The LookOut Letters to the Editor
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Protect Women, not Decorations and Tipping the Balance on JJ

November 16, 2002

Dear Editor,

Your recent article "Protecting Winter" (11 November 2002) informed your readers that the Bayside District plans to pay $25,500 to hire unarmed "monitors" to "dissuade vandalism" against holiday decorations and to "lend comfort to the shoppers" on the Third Street Promenade.

The news last night (Friday 15 November 2002) featured a story on areas in Los Angeles where there is a history of a high incidence of rape and other sexual assault. Among the areas featured in the story was the Santa Monica Third Street Promenade, where the sexual assault rate is up 36 percent from last year.

It seems to me that the money proposed to "monitor" holiday decorations might be better spent actually protecting women employees and shoppers from sexual assault, or in making available to these women useful information and training in what they can do to protect themselves and to avoid attacks.

It is difficult to believe that an unarmed "decorations monitor" will be much use in making women and children safe on the Promenade during the holiday season or at any other time.

Polly Benson-Brown
Santa Monica

November 15, 2002

Dear Editor.

I don't think you should necessarily dismiss Seth Jacobsen's extending of an olive branch to the living wage forces, as you did in your post-election column (WHAT I SAY: "Happy in the Aggregate," November 11).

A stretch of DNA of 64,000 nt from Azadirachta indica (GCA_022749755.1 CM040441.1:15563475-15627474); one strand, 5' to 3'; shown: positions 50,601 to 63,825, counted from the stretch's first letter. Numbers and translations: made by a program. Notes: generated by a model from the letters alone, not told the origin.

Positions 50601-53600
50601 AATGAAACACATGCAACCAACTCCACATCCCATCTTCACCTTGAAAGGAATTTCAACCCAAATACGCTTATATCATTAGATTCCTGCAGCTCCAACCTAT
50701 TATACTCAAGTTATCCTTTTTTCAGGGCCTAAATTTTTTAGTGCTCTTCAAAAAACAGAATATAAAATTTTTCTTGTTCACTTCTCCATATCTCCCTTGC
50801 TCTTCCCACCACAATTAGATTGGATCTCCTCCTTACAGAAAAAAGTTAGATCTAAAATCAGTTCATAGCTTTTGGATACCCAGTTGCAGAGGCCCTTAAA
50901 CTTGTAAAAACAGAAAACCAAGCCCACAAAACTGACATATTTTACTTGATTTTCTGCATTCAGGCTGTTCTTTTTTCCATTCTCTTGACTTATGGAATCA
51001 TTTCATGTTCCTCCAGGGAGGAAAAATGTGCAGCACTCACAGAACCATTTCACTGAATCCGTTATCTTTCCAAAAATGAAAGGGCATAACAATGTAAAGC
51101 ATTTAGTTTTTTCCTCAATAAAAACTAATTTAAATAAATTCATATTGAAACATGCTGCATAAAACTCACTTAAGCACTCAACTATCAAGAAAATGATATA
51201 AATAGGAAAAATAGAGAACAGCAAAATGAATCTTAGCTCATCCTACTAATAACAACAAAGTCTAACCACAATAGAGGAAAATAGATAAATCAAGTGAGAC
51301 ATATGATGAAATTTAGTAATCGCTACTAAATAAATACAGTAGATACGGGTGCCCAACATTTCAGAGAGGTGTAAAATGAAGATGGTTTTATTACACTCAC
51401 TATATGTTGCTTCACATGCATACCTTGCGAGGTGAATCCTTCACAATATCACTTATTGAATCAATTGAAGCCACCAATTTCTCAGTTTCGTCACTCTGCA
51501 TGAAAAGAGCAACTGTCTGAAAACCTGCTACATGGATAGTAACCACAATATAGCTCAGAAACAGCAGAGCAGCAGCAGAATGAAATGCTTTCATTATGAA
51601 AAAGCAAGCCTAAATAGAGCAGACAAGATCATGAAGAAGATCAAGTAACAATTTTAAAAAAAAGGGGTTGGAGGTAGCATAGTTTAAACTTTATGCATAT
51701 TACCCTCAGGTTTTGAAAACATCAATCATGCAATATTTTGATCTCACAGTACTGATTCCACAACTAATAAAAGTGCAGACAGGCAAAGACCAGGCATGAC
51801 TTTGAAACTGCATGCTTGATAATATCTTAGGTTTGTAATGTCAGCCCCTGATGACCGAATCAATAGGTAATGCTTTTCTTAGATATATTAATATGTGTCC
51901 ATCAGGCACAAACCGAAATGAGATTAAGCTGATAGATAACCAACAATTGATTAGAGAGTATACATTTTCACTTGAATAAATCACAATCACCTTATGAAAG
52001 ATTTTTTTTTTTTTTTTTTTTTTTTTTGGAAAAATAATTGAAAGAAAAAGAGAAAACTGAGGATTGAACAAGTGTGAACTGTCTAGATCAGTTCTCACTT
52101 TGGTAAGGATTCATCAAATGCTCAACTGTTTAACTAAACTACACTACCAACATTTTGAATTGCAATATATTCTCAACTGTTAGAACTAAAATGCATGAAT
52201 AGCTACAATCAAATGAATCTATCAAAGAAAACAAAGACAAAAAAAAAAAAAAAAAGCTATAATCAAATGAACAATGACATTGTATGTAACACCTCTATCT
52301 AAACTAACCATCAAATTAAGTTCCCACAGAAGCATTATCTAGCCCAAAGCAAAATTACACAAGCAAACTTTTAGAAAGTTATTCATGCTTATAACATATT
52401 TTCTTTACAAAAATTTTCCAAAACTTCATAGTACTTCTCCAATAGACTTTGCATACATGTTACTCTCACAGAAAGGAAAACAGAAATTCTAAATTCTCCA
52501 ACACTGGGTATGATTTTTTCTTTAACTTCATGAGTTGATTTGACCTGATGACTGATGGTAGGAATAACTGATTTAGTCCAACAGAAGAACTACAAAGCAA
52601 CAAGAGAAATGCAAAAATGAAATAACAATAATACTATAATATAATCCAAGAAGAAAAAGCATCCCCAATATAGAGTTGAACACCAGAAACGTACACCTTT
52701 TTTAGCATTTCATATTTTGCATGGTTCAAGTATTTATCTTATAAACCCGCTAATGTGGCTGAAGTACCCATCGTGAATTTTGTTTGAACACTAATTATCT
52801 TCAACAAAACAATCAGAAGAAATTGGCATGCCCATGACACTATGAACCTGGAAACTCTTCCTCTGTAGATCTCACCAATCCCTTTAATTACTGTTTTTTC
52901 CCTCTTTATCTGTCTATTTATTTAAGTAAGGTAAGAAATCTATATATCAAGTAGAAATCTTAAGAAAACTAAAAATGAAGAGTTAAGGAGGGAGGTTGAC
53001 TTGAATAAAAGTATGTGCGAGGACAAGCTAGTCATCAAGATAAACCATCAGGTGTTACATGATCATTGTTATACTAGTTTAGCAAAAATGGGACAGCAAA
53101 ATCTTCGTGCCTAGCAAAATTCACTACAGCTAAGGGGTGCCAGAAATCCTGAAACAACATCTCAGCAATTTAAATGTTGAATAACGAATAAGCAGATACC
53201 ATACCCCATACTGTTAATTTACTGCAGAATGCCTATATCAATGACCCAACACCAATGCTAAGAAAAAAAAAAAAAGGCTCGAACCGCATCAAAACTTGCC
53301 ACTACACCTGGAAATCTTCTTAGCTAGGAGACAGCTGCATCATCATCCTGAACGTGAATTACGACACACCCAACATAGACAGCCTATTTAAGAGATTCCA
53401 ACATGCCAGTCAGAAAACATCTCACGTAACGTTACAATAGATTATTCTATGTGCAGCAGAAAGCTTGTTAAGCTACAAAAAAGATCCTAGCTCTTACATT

Hotels and restaurants don't dislike their employees, and would like to see them do better -- that's why the smart employers offer ESL and other programs for self-improvement.

The killer flaw in JJ was the blanket spreading of the ordinance to tipped employees as well as hourly. It makes much more sense to have a service charge collected on every check, and re-distribute it back to the employees more equitably. Chez Panisse in Berkeley has been doing this for almost 20 years, and they have the highest-paid chefs in the country.

When I was a cook in Berkeley, I made $75 for a shift in which a waiter (who came in three hours after I did) would get $400-700 for the same meal. I would argue that my preparing fantastic food quickly was a prime component of their being able to make so much money.

Now, if you propose to SERVERS that their wages go from $100 or more per hour to, say $30, they will go nuts. At Chez Panisse they all quit, but replacements were easily found.

It has to be handled carefully. In Europe the service charge is routinely included, but, then again, Europe is synonymous with horrendous service -- there is no financial consequence to being a slow or incompetent waiter. I believe that an owner and manager needs to have
total discretion to dismiss employees who are rude to guests and come to treat their jobs as an entitlement -- you know, like union employees.

Trashing the independent owners of Santa Monica restaurants isn't helpful. (Pollin claimed that 36 jobs would be lost -- what a ridiculous thing to say, as if such precision were even possible! Teasers has already closed, and Paragon Restaurants just passed on leasing a space in the living wage death zone-- that's many more than 100 jobs right there.)

Margins are thinner in the food business than Santa Monicans seem to assume, and Pollin passed up the chance to estimate the effect on PROFITS, even though he works at UMass, which has an excellent Hotel School, which could have explained cost margins to him.

Michael Sieverts
Santa Monica

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